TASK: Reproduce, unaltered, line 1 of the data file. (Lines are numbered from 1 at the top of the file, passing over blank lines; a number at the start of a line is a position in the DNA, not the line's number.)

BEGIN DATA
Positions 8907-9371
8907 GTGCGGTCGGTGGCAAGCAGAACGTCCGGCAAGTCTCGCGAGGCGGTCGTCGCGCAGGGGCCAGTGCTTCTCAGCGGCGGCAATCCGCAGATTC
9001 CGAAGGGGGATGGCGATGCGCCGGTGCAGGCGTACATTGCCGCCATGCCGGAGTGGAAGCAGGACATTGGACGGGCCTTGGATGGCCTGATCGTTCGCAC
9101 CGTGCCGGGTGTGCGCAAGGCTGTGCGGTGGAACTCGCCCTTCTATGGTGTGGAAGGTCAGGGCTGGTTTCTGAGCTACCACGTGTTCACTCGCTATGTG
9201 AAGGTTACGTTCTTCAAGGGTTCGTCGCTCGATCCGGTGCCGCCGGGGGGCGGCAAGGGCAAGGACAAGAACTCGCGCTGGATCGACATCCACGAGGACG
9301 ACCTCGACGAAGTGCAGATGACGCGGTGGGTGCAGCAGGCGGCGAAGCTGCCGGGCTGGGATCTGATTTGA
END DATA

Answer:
Positions 8907-9371